Origin of middayMiddle English middai from Old English middæg
12:00 noon is an example of midday.
(countable and uncountable, plural middays)
- noon; twelve o'clock during the day
From Middle English midday, from Old English middÃ¦Ä¡ (“mid-day, noon"), equivalent to mid- +"Ž day. Cognate with Scots midday (“midday"), West Frisian middei (“midday, noon, afternoon"), Dutch middag (“midday, noon, afternoon"), German Mittag (“noon, midday"), Danish middag (“midday, noon, afternoon"), Swedish middag (“midday, noon, afternoon").
- He dragged her to a window and the bright midday sun.
- The Jews, Chaldeans and Babylonians began the day at the rising of the sun; the Athenians at the fall; the Umbri in Italy began at midday; the Egyptians and Romans at midnight; and in England, the United States and most of the countries of Europe the Roman civil day still prevails, the day usually commencing as soon as the clock begins to strike 12 P.M.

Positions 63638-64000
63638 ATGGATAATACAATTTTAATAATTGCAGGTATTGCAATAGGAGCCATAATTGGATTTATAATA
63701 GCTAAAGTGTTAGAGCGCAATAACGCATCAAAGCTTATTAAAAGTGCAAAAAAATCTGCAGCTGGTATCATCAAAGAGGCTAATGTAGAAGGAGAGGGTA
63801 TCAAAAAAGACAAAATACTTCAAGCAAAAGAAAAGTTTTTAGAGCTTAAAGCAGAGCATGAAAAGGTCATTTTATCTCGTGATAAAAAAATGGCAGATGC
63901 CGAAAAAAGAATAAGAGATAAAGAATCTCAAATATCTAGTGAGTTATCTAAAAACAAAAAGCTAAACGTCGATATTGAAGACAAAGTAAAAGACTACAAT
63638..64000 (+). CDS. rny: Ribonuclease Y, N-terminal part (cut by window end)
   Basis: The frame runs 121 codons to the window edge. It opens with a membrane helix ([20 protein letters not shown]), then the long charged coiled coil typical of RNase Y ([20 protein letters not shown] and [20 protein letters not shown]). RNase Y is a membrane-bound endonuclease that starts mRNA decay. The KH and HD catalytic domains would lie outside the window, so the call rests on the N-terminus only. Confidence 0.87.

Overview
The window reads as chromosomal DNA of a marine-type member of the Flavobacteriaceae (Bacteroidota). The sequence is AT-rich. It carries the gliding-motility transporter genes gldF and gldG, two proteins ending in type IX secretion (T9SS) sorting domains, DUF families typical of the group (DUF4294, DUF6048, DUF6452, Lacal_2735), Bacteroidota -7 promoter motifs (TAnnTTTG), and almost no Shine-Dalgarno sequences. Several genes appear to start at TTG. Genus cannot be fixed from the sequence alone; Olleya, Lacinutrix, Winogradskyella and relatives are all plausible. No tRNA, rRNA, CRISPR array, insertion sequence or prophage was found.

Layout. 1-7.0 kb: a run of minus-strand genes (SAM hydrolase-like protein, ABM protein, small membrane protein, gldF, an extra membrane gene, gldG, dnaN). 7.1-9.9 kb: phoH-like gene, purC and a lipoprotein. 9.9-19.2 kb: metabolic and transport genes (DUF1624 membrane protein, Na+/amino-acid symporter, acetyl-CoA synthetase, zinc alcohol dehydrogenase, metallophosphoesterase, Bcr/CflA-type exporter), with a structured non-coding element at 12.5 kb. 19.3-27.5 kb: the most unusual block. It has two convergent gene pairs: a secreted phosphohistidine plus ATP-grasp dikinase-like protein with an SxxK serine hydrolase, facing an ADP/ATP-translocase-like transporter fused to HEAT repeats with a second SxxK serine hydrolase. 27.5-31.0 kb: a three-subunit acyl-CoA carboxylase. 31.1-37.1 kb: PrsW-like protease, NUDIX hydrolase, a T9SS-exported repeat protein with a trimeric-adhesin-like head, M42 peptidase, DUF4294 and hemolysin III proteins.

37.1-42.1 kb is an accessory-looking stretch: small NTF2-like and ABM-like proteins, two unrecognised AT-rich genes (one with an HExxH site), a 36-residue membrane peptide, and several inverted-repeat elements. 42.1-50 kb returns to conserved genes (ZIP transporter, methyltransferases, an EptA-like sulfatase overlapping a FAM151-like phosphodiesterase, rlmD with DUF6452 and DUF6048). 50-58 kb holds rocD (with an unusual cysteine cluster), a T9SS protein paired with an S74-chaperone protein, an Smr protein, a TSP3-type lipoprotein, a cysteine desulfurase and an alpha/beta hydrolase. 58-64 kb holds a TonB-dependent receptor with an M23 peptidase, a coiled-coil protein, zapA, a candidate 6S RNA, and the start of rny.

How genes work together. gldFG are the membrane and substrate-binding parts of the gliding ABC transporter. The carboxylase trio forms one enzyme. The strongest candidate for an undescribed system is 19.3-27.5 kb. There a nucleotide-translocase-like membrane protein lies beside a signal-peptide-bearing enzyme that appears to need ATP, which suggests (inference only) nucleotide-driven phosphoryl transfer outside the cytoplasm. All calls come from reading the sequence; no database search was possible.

- NOON, midday, twelve o'clock.
- At midday on the twenty-second of October Pierre was going uphill along the muddy, slippery road, looking at his feet and at the roughness of the way.
- Ensconced lights glowed in the midday, and antique furniture, rare paintings, elegant marble sculptures befitting a museum, silk Persian rugs underfoot, and many other priceless displays of prestige lined the wide hall.